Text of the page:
info 06.12.12

Murray Hill
Every Person in New York

When it's too hot to go far, Murray Hill can be ideal for exploration, with plenty of quiet rewards for the stroller. For our purposes, the area is 34th to 41st, 1st Avenue to 5th.

Murray Hill was named for Robert Murray, whose 25-acre farm, Inclenberg, was at Park and 37th (it included a corn field where Grand Central is located). His wife, Mary, earned a place in American Revolution history by entertaining British troops (lunch, homemade wine, songs and spinet) while Aaron Burr and troops effected a getaway. It's not clear whether she did this intentionally or not.

In any case, there were Murrays for generations at Inclenberg and when commerce threatened to envelop the area, the Murray Hill Restrictive Agreement was devised to keep commercial interests out. To this day, Murray Hill retains something of an enclave feeling.

Weekdays, 11:30am-2pm, you can stop in the Church of the Incarnation, 209 Mad [35th], opened in 1864 as an uptown chapel of Grace Church. During a fire in 1882, the church roof collapsed and all the original windows were lost. The new church has windows by Tiffany, Burne-Jones, Henry Holiday and LaFarge, since the rebuilding coincided with the biggest period of revival of the stained glass arts in England and America.

At 233 Mad [37th] is the De Lamar Mansion, the landmarked French Empire chateau (a wonderfully extravagant building) by C. P. H. Gilbert for Joseph De Lamar. It's now the Polish consulate. [Photo: Gryffindor]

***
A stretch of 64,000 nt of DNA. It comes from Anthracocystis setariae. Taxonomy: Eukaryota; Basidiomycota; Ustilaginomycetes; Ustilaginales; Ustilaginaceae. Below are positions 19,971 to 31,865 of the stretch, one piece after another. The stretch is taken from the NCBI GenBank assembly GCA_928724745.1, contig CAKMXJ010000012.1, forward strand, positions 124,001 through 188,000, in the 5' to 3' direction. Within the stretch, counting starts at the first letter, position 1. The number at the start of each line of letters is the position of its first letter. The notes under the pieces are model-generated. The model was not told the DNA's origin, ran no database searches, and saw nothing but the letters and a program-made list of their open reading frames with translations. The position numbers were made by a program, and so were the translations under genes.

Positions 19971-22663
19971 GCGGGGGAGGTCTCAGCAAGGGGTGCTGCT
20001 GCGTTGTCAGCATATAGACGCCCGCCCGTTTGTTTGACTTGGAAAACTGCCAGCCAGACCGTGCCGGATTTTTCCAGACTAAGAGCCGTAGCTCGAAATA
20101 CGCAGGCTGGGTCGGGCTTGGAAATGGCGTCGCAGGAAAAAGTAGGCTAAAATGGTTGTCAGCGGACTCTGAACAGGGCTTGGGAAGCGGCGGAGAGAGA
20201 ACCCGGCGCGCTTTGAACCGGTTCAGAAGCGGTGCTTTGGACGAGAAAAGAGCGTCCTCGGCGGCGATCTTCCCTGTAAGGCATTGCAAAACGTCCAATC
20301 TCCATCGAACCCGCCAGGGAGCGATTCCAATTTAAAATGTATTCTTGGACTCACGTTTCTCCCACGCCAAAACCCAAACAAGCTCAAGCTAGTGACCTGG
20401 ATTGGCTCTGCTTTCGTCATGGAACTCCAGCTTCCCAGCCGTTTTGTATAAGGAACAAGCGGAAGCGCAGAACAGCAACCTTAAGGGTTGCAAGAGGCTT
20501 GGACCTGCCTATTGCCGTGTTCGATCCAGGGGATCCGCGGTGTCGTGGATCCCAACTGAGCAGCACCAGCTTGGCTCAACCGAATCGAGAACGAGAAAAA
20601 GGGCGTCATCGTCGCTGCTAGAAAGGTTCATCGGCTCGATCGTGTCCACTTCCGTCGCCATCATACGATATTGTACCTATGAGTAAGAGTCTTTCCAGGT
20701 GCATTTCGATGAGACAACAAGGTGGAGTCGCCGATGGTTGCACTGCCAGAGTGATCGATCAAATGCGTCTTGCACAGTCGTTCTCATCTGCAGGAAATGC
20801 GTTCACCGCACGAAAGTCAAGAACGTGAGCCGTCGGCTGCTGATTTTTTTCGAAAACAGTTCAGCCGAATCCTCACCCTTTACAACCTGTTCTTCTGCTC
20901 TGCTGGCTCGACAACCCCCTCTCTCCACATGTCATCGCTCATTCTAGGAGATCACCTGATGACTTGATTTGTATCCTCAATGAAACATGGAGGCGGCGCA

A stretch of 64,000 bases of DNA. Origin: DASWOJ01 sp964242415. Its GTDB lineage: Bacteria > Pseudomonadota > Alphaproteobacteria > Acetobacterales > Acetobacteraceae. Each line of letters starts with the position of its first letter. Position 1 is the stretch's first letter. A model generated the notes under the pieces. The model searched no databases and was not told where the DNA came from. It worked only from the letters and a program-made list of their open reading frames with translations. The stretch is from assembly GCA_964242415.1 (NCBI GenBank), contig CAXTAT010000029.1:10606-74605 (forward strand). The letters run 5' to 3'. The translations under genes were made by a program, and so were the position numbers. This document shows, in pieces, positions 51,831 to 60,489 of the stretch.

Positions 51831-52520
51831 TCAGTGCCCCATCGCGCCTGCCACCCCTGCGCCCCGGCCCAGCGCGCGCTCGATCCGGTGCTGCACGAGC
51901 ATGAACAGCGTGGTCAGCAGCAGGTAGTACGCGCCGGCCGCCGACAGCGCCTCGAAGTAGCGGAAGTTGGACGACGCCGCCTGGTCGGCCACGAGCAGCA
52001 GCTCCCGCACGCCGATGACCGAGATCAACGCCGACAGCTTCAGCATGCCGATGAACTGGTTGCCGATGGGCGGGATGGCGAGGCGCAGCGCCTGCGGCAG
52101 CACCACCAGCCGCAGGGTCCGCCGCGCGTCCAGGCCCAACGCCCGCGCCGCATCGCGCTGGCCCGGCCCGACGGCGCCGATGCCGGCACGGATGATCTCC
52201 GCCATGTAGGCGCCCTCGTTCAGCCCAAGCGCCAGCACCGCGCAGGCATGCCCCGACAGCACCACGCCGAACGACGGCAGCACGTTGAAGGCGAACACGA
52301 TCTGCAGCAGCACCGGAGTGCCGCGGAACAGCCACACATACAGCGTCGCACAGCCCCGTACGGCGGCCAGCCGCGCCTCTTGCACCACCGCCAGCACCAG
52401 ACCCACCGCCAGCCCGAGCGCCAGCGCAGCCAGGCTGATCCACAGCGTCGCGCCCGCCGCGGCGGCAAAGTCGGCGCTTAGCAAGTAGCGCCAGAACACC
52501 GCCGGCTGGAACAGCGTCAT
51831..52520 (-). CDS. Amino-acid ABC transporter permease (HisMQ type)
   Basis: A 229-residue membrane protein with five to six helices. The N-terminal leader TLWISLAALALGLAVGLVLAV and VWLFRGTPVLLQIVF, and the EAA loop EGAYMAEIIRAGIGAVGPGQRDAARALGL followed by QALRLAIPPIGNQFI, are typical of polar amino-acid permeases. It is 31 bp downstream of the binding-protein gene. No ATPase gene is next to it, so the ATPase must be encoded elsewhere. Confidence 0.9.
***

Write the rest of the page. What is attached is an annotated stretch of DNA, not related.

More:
The Collectors Club, 22 E. 35th [Park/Mad] is a club for serious stamp collectors that features a philatelic library. The building was bought by the club in 1937, designed by McKim Mead and White in 1902 for Thomas Benedict Clarke, an art dealer and decorator who wanted a showcase for his collection of American art.

Don't miss the lovely Beaux Arts James F. D. Lanier Residence, 123 E. 35th [Park/Lex], designed by Hoppin & Koen. The AIA Guide calls it "the tiara on a block of brownstones."

Murray Hill still has a number of its original carriage houses—they're at 158 E. 35th [Lex/3rd], 149 E. 38th [Lex/3rd] (the Dutch-style carriage house, complete with a carved bulldog head, pictured, is from 1902), and 148 E. 40th [Lex/3rd].

The first home of Franklin and Eleanor Roosevelt was at 125 E. 36th [Park/Lex]… W. R. Grace (1832-1904) was the first Catholic mayor of NY and founder of W. R. Grace and Company. He lived at 31 E. 38th [Mad/Park]… The Louis XVI-style limestone townhouse from 1911 at 57 Park [37th/38th] was designed by Horace Trumbauer for Adelaide L. Douglas. It is an elegant, gracefully proportioned design, from its slate mansard roof to its cornice doubling as a balcony. It's now the Guatemala mission to the U.N.

Sniffen Court, 150 E. 36th [Lex/3rd] was built in the 1850s by John Sniffen as a series of small coach houses and stables. In the '20s, they became houses. Sculptor Malvina Hoffman had her studio at the back of the court.

Finally, the great cultural institution of the neighborhood is The Morgan Library, 225 Mad [36th] 212.685.008. Their new exhibit is Churchill: The Power of Words.

Jason Polan started Every Person in New York in March of 2008. He plans on working on the project until it is finished. Look for Every Person in New York on Tuesdays in MUG and daily at Jason's site.

Midtown (from 2010)

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